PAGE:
Manufacturing is undergoing a fourth revolution (Industry 4.0). Technology and the Internet is transforming the way we make things. Software and manufacturers need to evolve to compete.
For many years manufacturers relied on Enterprise Resource Planning (ERP) systems to provide the “edge”. As competition increased, more and more manufacturers realized that they needed specialist solutions that focused more on the factory floor and supported the complexities of their own industry.
Large manufacturers began to extend ERP into Manufacturing Execution Systems (MES) involving 20 or more specialist software packages all of which needed to talk to each other. Fine if you have the money, but how do you compete if you are a small to mid-sized manufacturer on a tight budget?
Before you can answer this, you need to consider why these manufacturers placed such value and importance on MES? In most instances the driver was to reduce cost to gain competitive advantage and manufacturers knew that to do this they must be able to visualize where their losses are. After all, eliminating losses has been the foundation of lean manufacturing and Six Sigma methodologies for over 30 years.
“If you can’t measure it, you can’t improve it…”
STEP 1 – Measuring your performance.
You have two types of resources – people and machines. For your people or employees there is an established key performance indicator (KPI) known as Overall Labor Effectiveness (OLE). For you machines or equipment there is another KPI known as Overall Equipment Effectiveness (OEE). Depending on your type of business one or the other will take priority but both are important. The most interesting thing though is not that you operate at 40% OLE or 60% OEE (typical performance). It is to understand why these are not 100%. In other words where was the loss?
STEP 2 – Visualizing and eliminating loss.
You need to visualize all the loss. Not just some of it. This sounds easier to do than it is in reality and it doesn’t stop there. Once you have visualized your loss you need to understand it so that the right countermeasures can be applied to eliminate it. For example, unplanned loss includes equipment breakdowns, tooling failures and operator shortages from documentation or materials not being available. Each of these has their own specific countermeasure. If I know how much time is lost from equipment breakdowns, I can make an informed decision to change maintenance plans or even replace the equipment. In other words as a result of classifying the loss I know how to tackle it.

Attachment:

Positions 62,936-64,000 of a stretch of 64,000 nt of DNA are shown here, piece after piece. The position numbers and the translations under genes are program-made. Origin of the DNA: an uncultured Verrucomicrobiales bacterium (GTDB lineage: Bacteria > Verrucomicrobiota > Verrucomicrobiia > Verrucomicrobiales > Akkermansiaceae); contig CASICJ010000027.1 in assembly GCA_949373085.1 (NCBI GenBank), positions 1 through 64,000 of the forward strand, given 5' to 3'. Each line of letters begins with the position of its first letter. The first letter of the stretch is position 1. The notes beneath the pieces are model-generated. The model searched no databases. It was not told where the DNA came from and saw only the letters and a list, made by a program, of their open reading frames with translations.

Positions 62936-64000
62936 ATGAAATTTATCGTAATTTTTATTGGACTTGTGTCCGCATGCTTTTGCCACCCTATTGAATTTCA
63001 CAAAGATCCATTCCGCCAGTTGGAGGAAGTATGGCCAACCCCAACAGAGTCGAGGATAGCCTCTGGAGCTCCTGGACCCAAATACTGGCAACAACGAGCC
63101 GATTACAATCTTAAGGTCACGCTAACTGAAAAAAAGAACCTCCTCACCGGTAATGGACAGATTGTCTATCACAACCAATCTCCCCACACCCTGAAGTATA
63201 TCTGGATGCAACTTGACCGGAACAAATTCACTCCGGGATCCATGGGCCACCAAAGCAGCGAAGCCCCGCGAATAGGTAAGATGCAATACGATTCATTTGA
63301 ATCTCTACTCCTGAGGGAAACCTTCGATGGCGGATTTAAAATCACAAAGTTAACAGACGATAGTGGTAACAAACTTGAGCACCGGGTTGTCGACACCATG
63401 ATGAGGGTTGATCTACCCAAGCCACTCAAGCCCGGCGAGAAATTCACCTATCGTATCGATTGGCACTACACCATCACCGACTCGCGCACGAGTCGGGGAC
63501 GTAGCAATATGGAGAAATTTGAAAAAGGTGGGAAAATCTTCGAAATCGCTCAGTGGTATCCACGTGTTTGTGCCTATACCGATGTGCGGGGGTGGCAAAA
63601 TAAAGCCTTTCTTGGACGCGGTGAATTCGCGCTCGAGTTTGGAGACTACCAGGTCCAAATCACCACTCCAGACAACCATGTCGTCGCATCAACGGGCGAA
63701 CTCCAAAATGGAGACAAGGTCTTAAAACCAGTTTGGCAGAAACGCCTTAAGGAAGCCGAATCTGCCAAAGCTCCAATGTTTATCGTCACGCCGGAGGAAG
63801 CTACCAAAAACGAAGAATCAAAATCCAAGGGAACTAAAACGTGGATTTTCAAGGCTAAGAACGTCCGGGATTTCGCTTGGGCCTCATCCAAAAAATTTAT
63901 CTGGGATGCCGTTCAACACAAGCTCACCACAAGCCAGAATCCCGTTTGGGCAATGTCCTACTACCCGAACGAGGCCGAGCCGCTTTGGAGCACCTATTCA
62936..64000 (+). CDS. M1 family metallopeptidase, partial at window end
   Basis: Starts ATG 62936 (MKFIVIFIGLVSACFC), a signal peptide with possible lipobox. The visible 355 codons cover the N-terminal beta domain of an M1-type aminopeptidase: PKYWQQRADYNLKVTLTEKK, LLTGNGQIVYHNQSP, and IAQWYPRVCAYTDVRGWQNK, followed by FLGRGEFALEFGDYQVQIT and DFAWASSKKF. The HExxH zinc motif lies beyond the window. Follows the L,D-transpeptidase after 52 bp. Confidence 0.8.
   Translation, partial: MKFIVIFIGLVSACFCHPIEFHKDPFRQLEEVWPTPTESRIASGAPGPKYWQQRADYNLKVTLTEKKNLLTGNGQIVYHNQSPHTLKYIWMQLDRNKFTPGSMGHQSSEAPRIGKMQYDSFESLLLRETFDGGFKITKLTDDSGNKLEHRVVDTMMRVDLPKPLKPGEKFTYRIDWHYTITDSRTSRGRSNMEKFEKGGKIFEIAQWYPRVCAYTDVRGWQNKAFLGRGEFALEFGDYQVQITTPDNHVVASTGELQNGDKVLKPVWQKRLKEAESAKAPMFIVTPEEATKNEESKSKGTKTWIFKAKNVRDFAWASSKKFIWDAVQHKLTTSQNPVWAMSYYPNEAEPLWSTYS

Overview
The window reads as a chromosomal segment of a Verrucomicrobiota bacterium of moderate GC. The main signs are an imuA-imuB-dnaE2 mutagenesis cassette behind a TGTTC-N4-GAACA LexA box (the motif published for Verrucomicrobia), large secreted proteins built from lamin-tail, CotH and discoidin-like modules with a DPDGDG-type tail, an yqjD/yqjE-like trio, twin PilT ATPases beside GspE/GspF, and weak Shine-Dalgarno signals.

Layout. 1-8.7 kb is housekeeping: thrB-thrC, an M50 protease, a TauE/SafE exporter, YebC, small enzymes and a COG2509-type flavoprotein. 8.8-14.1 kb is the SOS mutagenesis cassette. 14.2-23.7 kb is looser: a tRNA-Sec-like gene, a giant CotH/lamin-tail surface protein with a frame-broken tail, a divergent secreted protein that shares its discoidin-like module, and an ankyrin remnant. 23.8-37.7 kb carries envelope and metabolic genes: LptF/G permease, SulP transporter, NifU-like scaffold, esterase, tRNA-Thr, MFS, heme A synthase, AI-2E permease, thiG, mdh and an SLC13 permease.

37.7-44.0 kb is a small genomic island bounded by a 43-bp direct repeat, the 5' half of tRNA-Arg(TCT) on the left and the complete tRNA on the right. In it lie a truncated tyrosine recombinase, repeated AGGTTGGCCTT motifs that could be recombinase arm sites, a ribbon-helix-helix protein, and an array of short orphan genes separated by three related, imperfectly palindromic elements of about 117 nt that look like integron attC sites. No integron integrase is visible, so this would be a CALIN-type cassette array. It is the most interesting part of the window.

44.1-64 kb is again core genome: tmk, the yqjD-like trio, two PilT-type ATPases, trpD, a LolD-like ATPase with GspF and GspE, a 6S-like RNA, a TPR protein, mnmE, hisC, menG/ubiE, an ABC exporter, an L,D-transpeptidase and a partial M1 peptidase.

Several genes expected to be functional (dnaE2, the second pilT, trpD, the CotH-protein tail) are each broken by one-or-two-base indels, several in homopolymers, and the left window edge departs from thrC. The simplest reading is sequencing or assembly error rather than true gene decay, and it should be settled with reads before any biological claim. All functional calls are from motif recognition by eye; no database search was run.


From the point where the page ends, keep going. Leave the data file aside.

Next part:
STEP 3 – Creating flow.
The last step is to do all this as efficiently as possible while creating flow. This starts with data collection because without accurate data collection you can’t measure performance or visualize your loss. The most archaic and inaccurate form of data collection is time sheets. Unfortunately these are not real time and are widely regarded as inaccurate. The next best option is manual data collection via a “stop-watch” style system that must also be able to associate time with jobs and be able to do this for both your employees and equipment.
Finally, the ultimate option in today’s industrial revolution and world of Industry 4.0 and the Internet of Things is to automate data collection from your machines via integration with Programmable Logic Controllers (PLC) or other devices. Over 75% of manufacturers have initiatives to digitalise their factories. Those that do not will find it difficult to compete in the future. See our datasheet for more information.
Everything we have talked about so far has been to do with measuring performance and eliminating loss once the production plan has hit the shop floor (i.e. unplanned loss). Planned loss is equally important though, if not more important.
Manufacturers who plan and schedule effectively can influence and eliminate loss quickly. Planned loss includes idle time, changeover time (from switching between one product to another in batch production environments) and planned maintenance time. All are considered losses as they represent non-productive or planned downtime.
There is another KPI that considers this – Total Effective Equipment Performance (TEEP). TEEP looks at how you are performing against all the time available (calendar hours). Manufacturers who measure this and improve their planning and scheduling, benefit from quick returns.
Every lost hour costs the average manufacturer around $35 in labor and overhead and around $15 per hour in margin. Even a small factory with just 10 machines will often lose several thousand hours in any given month. Consider the strategic, financial, operational and technological impact of this and you start to understand why world class manufacturers place such value and importance on MES today.
In conclusion, an MES gives you a system that identifies, classifies and quantifies all your loss. Only then can you eliminate it to increase productivity, reduce production costs and increase your profits.